When I was still a part-time lecturer at the Speech Department in Silliman University, I would often tell my students: “When I ask you a question and you don’t look at me – I’ll call you. When I ask you a question and you look at me intently, with a warm smile and a sparkle in your eye – I’ll also call you.” It was a class in Oral Communication and another in Argumentation and Debate. It served no purpose for the students to sit flat and quiet in class.
There is something about teaching that combats aging. More than the learning process, the challenge to keep up with developments around us, teaching is a great source of affirmation. It reinforces your continuing value without consciously yearning for it. You realize as you manage a class that you are equally a receiver of the elixir of life by the way you need to be creative about dealing with changing attitudes, shorter attention spans, and more liberated and liberal views. You ripen yet turn younger as you uncover more about your ability to put yourself in your students’ shoes, break down their apprehensions and misgivings about themselves and the class, and provide equal opportunities to shine, albeit in different ways.
There are many teachers that I look up to. A good number of them are from my basic education (Early Childhood, Elementary and High School) years in Silliman. Perhaps because those were my formative years, I was more submissive, with a mind that was tabula rasa. But much of my admiration for my teachers in my basic education years stems from how they mirrored mother-like traits to me. They connected with me more than individuals who stood in front of the blackboard, ready to snap at me in case I cheated in class or underperformed. I saw a respectable figure that I embraced as source of discipline yet one who was ready to share a piece of her heart and soul in lifting me up.
Interestingly, some of them were branded as “terror teachers”. They were the type who did not accept our exam papers if we failed to turn them in by the count of 10. Those who made us stand in class when we failed to answer questions correctly. The bunch that we mimicked and made fun of, whose faces we visualized on a dartboard.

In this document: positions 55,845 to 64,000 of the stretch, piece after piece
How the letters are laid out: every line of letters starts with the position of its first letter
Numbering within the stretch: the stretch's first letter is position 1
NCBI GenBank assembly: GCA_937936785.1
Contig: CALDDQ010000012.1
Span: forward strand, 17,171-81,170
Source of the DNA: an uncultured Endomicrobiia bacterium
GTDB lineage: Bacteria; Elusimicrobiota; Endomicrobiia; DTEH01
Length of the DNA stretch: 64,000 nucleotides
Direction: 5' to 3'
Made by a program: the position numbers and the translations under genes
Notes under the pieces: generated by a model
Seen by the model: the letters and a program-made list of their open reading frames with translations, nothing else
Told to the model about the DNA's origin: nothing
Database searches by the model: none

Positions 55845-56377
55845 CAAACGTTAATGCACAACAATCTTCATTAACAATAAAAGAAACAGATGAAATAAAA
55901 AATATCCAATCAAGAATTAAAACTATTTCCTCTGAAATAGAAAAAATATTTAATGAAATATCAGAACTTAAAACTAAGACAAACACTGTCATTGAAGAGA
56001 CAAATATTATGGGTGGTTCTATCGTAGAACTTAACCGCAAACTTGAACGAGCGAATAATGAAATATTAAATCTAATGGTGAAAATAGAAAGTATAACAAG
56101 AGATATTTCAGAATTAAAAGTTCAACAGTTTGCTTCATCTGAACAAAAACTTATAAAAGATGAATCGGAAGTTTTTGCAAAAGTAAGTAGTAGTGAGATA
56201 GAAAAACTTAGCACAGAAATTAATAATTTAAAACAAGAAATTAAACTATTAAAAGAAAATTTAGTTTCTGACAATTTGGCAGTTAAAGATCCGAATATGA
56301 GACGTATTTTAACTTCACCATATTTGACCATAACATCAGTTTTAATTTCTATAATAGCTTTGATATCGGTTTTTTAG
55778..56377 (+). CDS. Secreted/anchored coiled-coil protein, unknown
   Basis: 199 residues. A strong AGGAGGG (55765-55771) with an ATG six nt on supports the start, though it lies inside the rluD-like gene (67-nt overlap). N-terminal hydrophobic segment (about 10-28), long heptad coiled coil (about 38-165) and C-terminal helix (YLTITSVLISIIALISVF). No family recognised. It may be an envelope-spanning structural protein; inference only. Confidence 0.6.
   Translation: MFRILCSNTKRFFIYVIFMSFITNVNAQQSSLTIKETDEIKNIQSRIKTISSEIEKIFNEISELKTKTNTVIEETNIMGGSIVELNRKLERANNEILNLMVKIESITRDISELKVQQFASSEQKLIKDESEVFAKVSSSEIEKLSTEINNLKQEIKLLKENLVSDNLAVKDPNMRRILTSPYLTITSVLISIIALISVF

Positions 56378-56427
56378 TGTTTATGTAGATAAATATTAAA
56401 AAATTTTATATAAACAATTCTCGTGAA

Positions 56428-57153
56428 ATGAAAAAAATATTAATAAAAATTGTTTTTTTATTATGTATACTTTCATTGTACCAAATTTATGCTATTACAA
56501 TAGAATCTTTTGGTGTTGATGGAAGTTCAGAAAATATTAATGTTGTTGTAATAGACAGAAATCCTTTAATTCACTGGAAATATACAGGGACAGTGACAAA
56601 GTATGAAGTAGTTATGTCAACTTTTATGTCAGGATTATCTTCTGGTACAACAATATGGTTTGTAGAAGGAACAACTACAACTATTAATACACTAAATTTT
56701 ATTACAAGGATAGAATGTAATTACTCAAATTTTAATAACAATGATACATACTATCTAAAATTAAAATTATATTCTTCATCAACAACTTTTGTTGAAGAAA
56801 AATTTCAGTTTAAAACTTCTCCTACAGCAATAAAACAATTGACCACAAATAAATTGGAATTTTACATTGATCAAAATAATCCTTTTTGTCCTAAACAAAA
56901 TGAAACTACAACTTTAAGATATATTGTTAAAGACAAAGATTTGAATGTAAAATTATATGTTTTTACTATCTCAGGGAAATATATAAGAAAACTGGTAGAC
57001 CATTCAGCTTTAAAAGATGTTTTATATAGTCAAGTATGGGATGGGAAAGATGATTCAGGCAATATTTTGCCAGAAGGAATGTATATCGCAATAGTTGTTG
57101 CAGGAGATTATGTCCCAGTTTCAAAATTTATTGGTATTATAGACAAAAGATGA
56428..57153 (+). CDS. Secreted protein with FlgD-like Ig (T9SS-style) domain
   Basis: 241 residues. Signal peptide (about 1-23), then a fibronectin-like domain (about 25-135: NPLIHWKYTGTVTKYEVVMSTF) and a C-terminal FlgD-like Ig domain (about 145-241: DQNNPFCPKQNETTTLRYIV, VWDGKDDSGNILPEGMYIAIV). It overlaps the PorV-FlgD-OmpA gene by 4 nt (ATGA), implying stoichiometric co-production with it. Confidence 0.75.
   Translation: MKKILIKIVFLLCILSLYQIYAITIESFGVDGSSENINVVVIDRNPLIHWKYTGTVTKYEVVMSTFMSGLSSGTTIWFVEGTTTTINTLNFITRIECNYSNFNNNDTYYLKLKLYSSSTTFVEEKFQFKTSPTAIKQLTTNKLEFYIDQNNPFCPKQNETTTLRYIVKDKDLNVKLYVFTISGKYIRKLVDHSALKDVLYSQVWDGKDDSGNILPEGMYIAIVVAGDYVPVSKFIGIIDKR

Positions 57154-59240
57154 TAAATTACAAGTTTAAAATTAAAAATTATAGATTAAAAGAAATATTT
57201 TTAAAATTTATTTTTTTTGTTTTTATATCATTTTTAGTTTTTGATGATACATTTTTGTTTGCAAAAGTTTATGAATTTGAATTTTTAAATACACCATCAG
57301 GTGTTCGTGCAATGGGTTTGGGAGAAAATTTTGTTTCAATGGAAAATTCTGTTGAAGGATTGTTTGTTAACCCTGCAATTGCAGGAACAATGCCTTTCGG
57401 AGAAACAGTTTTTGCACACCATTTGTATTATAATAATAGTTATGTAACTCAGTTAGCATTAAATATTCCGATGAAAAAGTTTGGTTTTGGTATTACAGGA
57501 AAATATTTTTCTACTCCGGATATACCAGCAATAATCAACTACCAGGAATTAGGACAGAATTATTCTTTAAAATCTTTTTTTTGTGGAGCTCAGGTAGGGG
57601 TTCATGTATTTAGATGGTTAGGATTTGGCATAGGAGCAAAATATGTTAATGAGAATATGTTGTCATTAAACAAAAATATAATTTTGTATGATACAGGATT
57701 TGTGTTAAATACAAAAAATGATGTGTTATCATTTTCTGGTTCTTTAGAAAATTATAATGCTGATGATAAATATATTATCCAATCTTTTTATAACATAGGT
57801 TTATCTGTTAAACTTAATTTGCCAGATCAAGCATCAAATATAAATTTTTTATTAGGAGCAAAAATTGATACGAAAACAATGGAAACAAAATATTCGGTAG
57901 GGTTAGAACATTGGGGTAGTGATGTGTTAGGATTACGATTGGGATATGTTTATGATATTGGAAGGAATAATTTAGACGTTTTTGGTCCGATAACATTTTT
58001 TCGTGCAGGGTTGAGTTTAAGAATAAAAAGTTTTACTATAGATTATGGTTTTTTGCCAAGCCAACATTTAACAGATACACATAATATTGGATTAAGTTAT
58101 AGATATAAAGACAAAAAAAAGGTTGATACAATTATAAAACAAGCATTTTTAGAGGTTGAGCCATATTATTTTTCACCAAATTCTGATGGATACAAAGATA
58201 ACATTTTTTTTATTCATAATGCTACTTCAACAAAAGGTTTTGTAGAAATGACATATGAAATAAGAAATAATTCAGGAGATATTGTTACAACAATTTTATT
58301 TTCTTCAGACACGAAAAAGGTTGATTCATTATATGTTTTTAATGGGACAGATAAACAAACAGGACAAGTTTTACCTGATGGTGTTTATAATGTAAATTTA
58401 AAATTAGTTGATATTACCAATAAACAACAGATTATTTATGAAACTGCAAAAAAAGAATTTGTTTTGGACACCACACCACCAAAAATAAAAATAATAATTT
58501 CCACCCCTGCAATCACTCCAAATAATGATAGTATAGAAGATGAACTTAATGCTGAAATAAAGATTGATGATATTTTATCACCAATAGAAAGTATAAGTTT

Most, if not all, of us have experienced a terror teacher or two. We dreaded them. We hated them. We thought they were bad. But later in life, we come to appreciate them. They have to be distinguished though from those who compromise the future of students – this is not the breed I write about.
Ironically, these terror teachers create good memories of school life years after graduation. During reunions with batchmates, you talk about them with great fondness. Their unique classroom management style generates a hearty laugh. You tend to remember them more vividly. When you become a professional who’s gone through the rigors of work, you become more understanding of your terror teachers’ manner of dealing with you as a student. It then dawns on you that the antagonism you once harbored towards them merely reflected immaturity – what teachers exist for to assist you in eliminating. Likely, if not for your so-called terror teachers, the adjustment period for coping with stress at work would have been longer.
Terror teachers are among those whose approach to classroom teaching-learning is not the ideal. And because theirs is the unconventional, we tend to impose on them standards that only protect our comfort zones. Teachers really should create a classroom environment that is conducive to engaging students as co-facilitators of learning, but they thrive on some element of freedom and creativity. Just as there’s no “one size fits all” to parenting, you cannot confine teaching to a mold. Otherwise, you train soldiers who fail to test and sharpen their instincts, skills and talents by putting them on an all-too-familiar battleground.